Oil on Panel
18” x 15”
French 1824 – 1908
Jules Trayer was a French painter of landscapes and genre. Born in Paris in 1824, he was a pupil of his father and Lequien.
The Seamstress, set in a simple Breton cottage, depicts a young woman selecting fabric for her new apron. The seamstress is holding the cloth, while the young woman feels the texture and admires the colour. Jules Trayer has used a muted palette to accentuate the crisp white of the starched bonnets, covering the red under bonnets of the two women – these bonnets, worn for protection and modesty, varied in design from village to village. Light streams in from the window, illuminating the soft blue material and the faces of women, with their creamy skin and fresh country completions. Both women are wearing the traditional wooden sabots of the region – practical and hard-wearing shoes, worn by both men and women in mid-nineteenth northern France. The red cloak, neatly folded on the wooden chair adds a splash of colour in the foreground and draws the viewer into the painting. Jules Trayer has portrayed an every day scene, with great sensitivity and produced a painting of superb quality and charm.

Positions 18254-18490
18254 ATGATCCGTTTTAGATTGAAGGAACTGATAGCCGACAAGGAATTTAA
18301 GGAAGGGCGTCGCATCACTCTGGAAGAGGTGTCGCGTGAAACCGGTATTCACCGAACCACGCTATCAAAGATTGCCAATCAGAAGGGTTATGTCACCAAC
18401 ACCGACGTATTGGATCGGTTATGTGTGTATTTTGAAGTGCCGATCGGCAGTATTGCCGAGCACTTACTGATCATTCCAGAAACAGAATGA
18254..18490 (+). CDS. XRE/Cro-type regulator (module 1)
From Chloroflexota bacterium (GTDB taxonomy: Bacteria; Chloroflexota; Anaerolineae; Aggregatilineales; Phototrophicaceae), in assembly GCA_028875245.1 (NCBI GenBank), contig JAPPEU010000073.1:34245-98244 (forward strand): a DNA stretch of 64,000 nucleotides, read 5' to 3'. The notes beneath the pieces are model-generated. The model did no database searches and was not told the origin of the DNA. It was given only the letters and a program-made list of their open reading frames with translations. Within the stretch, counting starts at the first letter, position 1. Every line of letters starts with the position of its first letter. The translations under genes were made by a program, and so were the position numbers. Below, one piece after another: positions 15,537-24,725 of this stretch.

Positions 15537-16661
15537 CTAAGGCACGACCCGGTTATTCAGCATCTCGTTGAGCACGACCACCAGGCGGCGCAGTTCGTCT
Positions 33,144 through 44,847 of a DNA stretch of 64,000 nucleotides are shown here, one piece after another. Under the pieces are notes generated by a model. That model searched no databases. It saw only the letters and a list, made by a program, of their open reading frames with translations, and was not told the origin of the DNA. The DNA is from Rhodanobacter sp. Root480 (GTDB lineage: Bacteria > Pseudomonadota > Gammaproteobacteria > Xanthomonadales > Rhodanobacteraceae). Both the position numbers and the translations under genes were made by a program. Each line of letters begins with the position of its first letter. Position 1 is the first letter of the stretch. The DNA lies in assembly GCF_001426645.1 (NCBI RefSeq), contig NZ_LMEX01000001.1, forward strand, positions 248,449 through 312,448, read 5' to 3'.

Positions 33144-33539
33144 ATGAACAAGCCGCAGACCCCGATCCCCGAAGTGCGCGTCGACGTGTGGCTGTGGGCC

A successful artist in his day, Jules Trayer exhibited at the Paris Salons, gaining 3rd class medals in 1843 and at the Universal Exhibition of 1855. His works can be found in the museums of Breziers, La Rochelle, Lille, New York, Sydney and Toulouse
© Sutcliffe Galleries 2014